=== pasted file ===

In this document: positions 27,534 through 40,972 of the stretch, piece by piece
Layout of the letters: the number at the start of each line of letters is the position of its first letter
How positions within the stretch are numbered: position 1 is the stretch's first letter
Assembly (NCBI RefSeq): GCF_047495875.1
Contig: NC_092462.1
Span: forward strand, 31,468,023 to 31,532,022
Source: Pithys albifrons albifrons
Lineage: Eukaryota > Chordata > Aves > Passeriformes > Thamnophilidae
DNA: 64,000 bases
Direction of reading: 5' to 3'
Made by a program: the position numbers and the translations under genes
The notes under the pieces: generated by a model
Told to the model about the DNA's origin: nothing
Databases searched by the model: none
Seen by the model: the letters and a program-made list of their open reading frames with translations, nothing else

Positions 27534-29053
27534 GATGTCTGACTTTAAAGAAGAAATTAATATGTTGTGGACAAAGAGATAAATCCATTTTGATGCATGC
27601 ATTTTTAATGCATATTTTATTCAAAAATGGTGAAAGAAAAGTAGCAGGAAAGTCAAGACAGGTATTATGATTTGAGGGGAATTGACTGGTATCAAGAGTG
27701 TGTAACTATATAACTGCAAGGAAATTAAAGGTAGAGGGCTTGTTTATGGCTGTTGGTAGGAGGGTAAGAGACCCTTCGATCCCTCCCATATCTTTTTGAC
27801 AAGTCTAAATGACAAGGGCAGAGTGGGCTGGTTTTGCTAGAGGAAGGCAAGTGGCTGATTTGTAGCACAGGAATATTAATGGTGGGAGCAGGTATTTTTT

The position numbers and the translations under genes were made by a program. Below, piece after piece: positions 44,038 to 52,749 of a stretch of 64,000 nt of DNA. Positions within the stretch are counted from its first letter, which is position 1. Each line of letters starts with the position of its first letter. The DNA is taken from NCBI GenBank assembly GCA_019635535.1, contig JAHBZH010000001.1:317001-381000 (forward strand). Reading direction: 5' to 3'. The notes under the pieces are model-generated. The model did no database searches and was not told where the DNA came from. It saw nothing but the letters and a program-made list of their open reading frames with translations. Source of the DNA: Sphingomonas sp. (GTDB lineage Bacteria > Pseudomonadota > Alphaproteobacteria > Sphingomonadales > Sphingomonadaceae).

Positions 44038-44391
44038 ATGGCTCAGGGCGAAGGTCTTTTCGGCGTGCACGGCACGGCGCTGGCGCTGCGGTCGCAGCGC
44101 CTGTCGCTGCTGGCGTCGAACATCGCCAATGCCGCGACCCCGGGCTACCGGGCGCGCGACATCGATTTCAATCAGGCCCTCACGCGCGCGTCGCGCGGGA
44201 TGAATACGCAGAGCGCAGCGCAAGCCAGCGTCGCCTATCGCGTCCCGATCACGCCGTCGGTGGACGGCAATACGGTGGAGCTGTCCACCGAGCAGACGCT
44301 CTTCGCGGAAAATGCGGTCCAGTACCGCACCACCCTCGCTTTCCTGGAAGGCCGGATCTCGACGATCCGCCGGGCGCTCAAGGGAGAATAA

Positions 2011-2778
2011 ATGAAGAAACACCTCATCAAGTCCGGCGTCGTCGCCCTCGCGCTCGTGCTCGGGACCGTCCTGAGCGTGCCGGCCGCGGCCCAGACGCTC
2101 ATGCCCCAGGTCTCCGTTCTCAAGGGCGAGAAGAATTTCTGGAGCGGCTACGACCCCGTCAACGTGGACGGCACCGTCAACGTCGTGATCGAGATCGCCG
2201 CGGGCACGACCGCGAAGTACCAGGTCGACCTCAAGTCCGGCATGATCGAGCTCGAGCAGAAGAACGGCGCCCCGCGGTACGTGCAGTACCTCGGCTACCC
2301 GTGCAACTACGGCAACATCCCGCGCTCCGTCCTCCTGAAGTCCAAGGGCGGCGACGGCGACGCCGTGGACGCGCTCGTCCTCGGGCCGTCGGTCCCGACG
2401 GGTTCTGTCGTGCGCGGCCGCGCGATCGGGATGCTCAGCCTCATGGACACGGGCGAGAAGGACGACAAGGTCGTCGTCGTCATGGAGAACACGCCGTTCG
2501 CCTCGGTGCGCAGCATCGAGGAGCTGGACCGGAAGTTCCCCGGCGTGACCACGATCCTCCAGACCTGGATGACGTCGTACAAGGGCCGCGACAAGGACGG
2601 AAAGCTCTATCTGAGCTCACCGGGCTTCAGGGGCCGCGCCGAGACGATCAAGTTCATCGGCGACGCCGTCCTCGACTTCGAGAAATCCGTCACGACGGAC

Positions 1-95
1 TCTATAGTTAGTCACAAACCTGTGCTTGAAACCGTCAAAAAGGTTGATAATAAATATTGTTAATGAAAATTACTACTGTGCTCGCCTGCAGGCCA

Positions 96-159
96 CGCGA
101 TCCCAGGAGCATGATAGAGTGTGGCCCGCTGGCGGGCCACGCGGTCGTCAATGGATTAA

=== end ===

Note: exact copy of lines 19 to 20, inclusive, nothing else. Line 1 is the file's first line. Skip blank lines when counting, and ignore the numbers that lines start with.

27701 TGTAACTATATAACTGCAAGGAAATTAAAGGTAGAGGGCTTGTTTATGGCTGTTGGTAGGAGGGTAAGAGACCCTTCGATCCCTCCCATATCTTTTTGAC
27801 AAGTCTAAATGACAAGGGCAGAGTGGGCTGGTTTTGCTAGAGGAAGGCAAGTGGCTGATTTGTAGCACAGGAATATTAATGGTGGGAGCAGGTATTTTTT